European Environment Agency (EEA)

Assessing Environmental Integration in EU Agriculture


Courtesy of Courtesy of European Environment Agency (EEA)

Farming has a strong impact on the environment in the European Union (EU), both in a negative and a positive sense. The common agricultural policy (CAP) is a major driver of the agricultural sector, and can therefore positively influence environmental management by farmers. This briefing investigates whether relevant policy measures are well-targeted from a biodiversity perspective. It builds on the results of a project on agri-environmental indicators for monitoring the integration of environmental concerns into EU agriculture policy (the IRENA operation (1)). Progressively, the CAP has incorporated a broad range of agri-environmental policy instruments. However, their impact generally depends on how effective implementation is at national level. Geographic analysis shows that the overlap between Natura 2000 areas and agri-environment schemes could be improved to achieve important environmental objectives. At this stage, more efforts in data collection and policy evaluation are required to fully assess the environmental effect of the CAP.

Agriculture and environment in the EU-15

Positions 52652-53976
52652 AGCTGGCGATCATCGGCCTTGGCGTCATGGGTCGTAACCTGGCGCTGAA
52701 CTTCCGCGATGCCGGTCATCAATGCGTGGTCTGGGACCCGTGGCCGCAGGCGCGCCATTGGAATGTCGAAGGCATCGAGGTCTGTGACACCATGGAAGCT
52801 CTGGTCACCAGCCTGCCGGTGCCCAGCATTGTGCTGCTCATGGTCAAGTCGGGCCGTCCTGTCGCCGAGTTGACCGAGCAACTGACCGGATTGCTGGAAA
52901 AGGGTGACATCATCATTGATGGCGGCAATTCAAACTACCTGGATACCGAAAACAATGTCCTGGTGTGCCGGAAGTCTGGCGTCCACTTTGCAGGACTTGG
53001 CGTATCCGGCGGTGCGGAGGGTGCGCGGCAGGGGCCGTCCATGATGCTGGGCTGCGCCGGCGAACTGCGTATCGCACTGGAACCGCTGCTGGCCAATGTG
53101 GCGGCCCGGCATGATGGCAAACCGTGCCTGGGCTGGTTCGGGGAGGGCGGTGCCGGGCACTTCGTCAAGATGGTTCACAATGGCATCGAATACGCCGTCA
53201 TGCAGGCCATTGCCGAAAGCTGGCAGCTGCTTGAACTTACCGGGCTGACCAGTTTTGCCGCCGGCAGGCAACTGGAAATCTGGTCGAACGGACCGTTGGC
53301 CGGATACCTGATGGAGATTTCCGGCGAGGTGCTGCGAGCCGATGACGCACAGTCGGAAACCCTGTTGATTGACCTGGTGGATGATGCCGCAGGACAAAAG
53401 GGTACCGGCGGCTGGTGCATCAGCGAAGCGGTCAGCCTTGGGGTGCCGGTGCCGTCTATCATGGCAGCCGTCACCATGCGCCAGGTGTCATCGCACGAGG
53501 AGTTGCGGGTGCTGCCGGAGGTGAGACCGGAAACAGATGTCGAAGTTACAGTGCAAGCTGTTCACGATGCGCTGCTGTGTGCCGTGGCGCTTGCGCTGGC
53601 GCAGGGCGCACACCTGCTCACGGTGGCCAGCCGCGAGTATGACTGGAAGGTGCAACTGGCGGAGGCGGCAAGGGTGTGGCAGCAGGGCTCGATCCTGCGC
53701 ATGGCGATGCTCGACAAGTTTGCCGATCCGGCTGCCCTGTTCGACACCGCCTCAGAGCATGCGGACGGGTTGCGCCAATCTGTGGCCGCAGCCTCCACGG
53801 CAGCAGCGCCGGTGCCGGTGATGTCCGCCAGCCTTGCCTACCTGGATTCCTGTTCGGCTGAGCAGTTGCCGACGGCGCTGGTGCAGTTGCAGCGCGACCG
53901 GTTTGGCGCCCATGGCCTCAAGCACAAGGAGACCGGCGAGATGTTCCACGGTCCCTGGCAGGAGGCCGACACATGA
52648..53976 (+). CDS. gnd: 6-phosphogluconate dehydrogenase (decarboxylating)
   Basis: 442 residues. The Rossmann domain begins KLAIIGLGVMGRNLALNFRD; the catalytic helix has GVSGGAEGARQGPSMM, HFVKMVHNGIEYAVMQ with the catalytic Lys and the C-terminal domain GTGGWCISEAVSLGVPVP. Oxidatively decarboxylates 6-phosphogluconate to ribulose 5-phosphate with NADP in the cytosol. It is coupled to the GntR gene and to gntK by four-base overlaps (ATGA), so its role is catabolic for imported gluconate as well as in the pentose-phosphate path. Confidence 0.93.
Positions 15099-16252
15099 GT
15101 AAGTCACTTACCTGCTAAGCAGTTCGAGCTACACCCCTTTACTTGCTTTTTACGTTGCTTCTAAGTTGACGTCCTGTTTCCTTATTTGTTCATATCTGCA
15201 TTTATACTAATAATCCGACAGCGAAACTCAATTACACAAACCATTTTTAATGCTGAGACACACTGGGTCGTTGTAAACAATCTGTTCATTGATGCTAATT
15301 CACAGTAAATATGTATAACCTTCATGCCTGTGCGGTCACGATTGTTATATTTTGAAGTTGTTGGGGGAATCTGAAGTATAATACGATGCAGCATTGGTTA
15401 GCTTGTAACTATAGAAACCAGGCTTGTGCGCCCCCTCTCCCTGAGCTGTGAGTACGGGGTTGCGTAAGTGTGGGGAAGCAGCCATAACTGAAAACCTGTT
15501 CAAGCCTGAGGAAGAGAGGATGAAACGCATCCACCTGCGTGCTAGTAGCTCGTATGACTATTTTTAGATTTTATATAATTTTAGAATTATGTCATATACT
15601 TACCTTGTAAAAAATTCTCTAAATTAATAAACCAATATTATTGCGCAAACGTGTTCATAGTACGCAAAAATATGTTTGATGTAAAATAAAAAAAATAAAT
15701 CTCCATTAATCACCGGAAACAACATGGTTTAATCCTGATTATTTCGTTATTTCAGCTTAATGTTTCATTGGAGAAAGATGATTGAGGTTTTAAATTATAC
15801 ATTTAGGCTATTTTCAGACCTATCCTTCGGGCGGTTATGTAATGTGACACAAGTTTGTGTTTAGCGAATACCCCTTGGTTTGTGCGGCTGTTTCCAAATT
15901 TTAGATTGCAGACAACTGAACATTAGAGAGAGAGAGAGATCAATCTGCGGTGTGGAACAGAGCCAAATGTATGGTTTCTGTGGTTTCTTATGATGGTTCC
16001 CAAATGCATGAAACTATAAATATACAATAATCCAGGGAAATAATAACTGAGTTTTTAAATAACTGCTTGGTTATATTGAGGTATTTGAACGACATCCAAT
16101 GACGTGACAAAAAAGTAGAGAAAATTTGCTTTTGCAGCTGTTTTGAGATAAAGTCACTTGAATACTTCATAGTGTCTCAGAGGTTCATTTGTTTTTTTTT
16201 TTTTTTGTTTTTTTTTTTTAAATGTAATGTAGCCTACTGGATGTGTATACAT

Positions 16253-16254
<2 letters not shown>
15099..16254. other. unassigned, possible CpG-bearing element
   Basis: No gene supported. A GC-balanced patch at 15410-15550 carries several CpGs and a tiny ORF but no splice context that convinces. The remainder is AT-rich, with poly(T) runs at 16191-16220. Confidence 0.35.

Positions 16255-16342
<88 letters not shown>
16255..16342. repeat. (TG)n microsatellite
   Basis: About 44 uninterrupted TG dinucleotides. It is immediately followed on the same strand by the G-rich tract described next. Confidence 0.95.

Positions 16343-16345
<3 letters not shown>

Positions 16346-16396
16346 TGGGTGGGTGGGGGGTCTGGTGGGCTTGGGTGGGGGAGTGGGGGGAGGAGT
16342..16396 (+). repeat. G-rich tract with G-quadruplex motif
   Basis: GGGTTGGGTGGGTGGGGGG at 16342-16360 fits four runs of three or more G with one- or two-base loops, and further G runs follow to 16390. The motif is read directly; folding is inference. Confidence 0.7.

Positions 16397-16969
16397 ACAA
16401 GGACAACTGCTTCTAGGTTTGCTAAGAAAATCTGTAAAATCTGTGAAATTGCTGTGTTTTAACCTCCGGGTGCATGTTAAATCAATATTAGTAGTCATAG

The IRENA project describes the interface between agriculture and environment in the EU-15 on the basis of 35 agri-environment indicators. It shows that farming has a significant impact on soil and water resources. For example, agriculture is responsible for about 50 % of water use in southern Europe and contributes about 50 % of total nitrogen pollution in the rivers of the EU-15. It is also responsible for around 10 % of total greenhouse gas emissions and 94 % of ammonia emissions in the EU-15. On the other hand, agriculture can also represent a source of renewable energy, e.g. through the production of biogas or biodiesel. Furthermore, farming is very important for the maintenance of biodiversity and landscapes in Europe. Although intensive agriculture damages biodiversity, extensive farming practices can actually help to maintain biodiversity in Europe. This is evident from analysis of land use in the Natura 2000 protected area network in the EU-15 (see Figure 1). A significant share of habitats in these conservation sites, particularly in the Mediterranean and mountainous areas, depend on extensive farming practices. To maintain extensive farming systems in such areas, targeted policy support is often called for.

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